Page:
JUNE 17, 1775

Peter Salem became a hero in the American Revolution. He had been born into slavery in Framingham, Massachusetts, in 1750 and was freed to fight in the revolution. 

After Americans began the British army, British Maj. John Pitcairn demanded that the Americans surrender. When they didn’t, he waved his sword and rallied the British troops to counterattack. He led the charge over the hill, reportedly yelling out, “The day is ours!” As he did, a Black soldier stepped forward and shot Pitcairn, according to eyewitnesses. 

“As news of Pitcairn’s death spread, the morale for the American cause skyrocketed,” according to the American Battlefield Trust. Salem, who was generally credited with shooting Pitcairn, survived the battle and continued to serve in the Army for another five years. 

Following the war, he married Katy Benson and worked as a cane weaver. He was buried in a pauper’s grave in Framingham, but in 1882, the townspeople erected a monument to honor him. He is also depicted in John Trumbull’s famous painting of the Bunker Hill battle.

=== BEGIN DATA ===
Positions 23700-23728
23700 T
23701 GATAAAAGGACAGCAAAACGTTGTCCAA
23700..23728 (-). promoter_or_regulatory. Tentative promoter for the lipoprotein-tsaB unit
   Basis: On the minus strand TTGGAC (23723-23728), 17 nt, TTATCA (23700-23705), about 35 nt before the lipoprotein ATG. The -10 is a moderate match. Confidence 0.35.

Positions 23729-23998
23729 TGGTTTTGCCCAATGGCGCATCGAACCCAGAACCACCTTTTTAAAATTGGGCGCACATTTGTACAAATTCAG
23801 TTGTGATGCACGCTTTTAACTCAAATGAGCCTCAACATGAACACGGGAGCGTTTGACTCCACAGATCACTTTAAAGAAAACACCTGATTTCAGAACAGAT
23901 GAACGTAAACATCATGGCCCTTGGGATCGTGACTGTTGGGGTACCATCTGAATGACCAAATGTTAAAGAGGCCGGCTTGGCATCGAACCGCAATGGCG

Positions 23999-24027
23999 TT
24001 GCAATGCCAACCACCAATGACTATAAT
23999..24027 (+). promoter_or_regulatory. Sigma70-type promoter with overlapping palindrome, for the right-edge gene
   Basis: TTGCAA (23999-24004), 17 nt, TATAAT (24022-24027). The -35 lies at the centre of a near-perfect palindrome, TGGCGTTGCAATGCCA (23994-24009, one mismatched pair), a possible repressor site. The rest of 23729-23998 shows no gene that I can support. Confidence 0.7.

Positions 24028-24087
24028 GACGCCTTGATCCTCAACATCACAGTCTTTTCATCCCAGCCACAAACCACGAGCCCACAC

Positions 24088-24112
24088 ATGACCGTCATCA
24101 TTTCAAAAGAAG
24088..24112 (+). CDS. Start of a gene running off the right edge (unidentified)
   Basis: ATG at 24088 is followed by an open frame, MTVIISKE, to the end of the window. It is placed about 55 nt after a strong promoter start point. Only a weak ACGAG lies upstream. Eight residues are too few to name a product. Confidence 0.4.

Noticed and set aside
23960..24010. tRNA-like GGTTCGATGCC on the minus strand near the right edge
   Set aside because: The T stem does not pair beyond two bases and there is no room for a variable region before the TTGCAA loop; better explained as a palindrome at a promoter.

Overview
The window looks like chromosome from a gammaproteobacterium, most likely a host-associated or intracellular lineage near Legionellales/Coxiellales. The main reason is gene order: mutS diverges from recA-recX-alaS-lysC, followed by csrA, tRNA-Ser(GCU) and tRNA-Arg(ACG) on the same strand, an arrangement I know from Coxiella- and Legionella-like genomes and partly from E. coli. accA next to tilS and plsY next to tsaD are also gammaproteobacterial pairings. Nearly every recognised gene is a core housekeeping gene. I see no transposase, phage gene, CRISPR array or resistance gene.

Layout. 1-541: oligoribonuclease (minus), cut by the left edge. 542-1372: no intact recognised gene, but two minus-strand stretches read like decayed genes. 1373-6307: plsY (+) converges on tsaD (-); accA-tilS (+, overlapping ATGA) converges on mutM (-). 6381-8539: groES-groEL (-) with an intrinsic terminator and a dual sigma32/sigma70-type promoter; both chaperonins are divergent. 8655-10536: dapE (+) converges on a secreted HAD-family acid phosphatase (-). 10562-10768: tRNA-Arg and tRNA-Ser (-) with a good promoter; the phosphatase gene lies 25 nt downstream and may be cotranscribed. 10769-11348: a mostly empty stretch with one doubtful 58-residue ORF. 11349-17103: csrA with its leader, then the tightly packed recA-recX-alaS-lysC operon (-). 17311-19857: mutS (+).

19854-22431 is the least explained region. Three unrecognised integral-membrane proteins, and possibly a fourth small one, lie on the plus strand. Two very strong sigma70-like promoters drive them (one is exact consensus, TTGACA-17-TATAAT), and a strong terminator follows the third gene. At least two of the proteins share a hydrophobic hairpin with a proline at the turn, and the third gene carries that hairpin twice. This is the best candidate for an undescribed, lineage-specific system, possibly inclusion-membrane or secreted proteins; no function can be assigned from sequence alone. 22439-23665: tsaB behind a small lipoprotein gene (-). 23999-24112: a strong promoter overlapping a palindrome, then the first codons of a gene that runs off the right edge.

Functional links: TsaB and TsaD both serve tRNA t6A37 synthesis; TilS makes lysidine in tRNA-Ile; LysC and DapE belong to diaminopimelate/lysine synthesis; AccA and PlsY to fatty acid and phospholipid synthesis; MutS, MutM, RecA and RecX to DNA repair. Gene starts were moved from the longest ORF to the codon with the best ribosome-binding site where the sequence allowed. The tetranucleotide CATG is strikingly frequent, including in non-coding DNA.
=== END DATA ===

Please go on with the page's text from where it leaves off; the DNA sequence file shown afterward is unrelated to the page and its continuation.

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The stories of investigative reporter Jerry Mitchell have helped put four Klansmen and a serial killer behind bars. His stories have also helped free two people from death row, exposed injustices and corruption, prompting investigations and reforms as well as the firings of boards and officials. He is a Pulitzer Prize finalist, a longtime member of Investigative Reporters & Editors, and a winner of more than 30 other national awards, including a $500,000 MacArthur “genius” grant. After working for three decades for the statewide Clarion-Ledger, Mitchell left in 2019 and founded the Mississippi Center for Investigative Reporting.